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Old Dec 11, 2008, 2:22 PM   #11
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no AWB??
of course there is. all it does is let you change the WB from what the cam has interpreted.
i only shoot raw.. you have to have a WBin rawfor the image to be seen..
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Old Dec 11, 2008, 2:33 PM   #12
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The technique that I use to reasonable effect is thus:

1. Focus on one part of the panoramic view
2. Press the AE-L button to lock the exposure
3. Select manual exposure
4. Take as many shots in the sequence to complete the panorama
5. Using Panorama Factory, create the panorama - I don't use exposure correction

And this is the result:

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Old Dec 11, 2008, 5:55 PM   #13
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robar wrote:
Quote:
no AWB??
of course there is. all it does is let you change the WB from what the cam has interpreted.
i only shoot raw.. you have to have a WBin rawfor the image to be seen..
I have read many time that White Balance is not reflected in RAW. It may show up in the imbeded JPEG but many settings do not even show in RAW.

Check this link: www.adobe.com/digitalimag/pdfs/ps_workflow_sec3.pdf

This Whte Paper on Raw Workflow states "shooting in raw white balance is only saved as an EXIF tag. In fact when you'r shooting raw the only setting that will have a significant impact on the raw capture is the ISO setting. Virtually all other camera settings that you set on the camera will result only an informational tag that conversion software may or may not use when processing the raw conversion."

Taken from A Digital Workflow for Raw Processing Part Three: White Balance

EXIF tags exist but do not have anything to do with the raw conversion.

Ed


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Old Dec 11, 2008, 6:03 PM   #14
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s***, what's the point???????????
i've had quite a few people thank me for this little bit of advise..

roy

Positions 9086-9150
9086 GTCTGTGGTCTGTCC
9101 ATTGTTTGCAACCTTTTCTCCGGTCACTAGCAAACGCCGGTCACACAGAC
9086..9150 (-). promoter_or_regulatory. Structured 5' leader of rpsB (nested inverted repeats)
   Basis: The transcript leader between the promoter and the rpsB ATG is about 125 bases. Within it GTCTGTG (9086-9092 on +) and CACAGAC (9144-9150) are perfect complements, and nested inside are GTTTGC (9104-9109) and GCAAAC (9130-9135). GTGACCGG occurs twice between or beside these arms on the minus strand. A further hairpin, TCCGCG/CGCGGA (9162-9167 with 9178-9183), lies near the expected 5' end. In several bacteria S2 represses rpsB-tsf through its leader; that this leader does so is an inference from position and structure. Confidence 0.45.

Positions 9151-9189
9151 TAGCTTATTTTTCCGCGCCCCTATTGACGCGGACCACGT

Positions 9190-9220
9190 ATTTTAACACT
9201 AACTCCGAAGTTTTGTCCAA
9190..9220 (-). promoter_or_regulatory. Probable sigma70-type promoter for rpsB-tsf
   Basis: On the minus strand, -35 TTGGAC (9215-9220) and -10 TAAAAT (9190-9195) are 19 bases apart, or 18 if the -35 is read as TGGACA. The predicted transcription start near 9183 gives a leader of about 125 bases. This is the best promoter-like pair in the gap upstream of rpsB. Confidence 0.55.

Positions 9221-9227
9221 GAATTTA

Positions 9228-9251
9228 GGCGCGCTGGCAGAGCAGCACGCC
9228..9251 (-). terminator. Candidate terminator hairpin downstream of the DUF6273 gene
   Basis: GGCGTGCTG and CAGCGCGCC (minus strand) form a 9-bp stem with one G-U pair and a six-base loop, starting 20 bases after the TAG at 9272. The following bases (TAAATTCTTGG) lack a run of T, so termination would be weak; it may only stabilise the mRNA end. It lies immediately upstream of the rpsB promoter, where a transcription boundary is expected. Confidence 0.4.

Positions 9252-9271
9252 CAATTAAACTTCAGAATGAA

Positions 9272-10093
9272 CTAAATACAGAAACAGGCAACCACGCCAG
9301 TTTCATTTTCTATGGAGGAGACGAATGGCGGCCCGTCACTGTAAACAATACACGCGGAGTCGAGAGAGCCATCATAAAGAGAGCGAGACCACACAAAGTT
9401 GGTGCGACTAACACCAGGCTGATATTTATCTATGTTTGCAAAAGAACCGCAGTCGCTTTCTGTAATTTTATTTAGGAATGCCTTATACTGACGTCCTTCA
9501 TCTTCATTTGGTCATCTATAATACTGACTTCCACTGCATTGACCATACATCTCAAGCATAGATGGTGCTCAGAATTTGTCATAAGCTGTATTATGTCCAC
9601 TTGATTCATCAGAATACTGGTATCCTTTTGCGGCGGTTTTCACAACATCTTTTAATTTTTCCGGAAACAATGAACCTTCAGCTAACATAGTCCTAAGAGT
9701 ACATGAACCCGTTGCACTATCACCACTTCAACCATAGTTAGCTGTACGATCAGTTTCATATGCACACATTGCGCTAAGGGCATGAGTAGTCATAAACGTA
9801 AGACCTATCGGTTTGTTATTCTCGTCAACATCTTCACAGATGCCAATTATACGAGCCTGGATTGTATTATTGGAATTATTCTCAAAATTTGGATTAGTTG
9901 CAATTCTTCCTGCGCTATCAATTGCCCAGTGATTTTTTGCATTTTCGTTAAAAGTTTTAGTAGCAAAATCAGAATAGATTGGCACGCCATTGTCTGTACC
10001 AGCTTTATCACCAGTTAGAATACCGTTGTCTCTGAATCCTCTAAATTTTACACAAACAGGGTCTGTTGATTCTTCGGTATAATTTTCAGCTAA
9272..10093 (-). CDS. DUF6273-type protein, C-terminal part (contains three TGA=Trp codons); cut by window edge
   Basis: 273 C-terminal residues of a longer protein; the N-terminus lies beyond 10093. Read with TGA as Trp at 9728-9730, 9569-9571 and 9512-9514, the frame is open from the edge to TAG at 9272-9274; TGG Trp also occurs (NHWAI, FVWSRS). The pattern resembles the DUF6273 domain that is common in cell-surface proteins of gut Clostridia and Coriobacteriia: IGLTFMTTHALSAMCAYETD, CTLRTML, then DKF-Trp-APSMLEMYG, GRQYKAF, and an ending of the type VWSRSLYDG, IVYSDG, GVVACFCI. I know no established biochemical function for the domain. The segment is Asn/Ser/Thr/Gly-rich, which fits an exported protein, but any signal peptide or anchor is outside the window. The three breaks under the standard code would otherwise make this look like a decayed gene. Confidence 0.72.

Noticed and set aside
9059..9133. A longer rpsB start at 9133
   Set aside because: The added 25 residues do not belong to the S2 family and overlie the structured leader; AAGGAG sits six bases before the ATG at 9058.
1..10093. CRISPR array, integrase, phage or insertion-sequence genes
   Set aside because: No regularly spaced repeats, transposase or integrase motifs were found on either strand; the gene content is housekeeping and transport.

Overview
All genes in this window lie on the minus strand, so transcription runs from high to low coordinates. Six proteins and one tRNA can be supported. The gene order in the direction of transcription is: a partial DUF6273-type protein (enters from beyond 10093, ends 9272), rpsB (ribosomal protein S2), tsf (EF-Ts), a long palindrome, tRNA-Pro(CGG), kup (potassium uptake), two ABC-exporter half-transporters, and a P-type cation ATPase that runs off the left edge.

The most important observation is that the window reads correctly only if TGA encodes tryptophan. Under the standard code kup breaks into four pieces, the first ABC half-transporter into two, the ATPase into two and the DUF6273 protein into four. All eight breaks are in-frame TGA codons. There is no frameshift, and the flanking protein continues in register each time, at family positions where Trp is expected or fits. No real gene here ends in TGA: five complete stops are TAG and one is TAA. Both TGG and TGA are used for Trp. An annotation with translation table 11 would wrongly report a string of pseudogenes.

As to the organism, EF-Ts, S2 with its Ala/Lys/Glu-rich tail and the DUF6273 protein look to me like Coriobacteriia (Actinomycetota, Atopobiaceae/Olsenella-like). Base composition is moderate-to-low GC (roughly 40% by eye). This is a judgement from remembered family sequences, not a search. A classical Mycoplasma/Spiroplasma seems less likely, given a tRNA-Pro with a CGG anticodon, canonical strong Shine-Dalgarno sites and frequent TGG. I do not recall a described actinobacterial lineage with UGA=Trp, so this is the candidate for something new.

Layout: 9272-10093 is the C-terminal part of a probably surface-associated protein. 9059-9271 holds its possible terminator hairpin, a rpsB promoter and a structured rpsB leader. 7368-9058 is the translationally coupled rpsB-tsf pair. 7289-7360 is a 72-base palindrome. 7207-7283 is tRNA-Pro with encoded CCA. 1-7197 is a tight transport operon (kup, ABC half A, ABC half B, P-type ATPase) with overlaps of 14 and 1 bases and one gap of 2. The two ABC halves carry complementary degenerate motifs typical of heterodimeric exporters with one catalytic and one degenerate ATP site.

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Old Dec 11, 2008, 7:00 PM   #15
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robar wrote:
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s***, what's the point???????????
i've had quite a few people thank me for this little bit of advise..

roy
The point is no matter what the EXIF data says you can adjust the white balance however you want (Make all the same) when doing the raw conversion. If you used the same setting for all photos the raw converter may not use that same setting unless you manually adjust the settings.

Ed
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Old Dec 12, 2008, 3:35 AM   #16
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Surely, if you lock the exposure before taking the sequence of shots, then isn't the WB the same for each shot.

Using manual focus on the first shot keeps the focal distance constant for each shot & also stops the camera from resetting the exposure as the shutter is pressed for the next shot.
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Old Dec 12, 2008, 7:00 AM   #17
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IntrepidWalker wrote:
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Surely, if you lock the exposure before taking the sequence of shots, then isn't the WB the same for each shot.

Using manual focus on the first shot keeps the focal distance constant for each shot & also stops the camera from resetting the exposure as the shutter is pressed for the next shot.
I agree, I exposed for the fastest shutter speed over the area I was taking the pano over at a preset aperture. This is so hilights are not blown out in any frame (In a pano the angle of the sun changes drastically). If shooting in raw, you must make sure all conversions are consistant. The raw converter will not necessisarily automatically use the same settings when converting to tiff or jpeg. You can assure all settings are the same during the conversion process.

Ed
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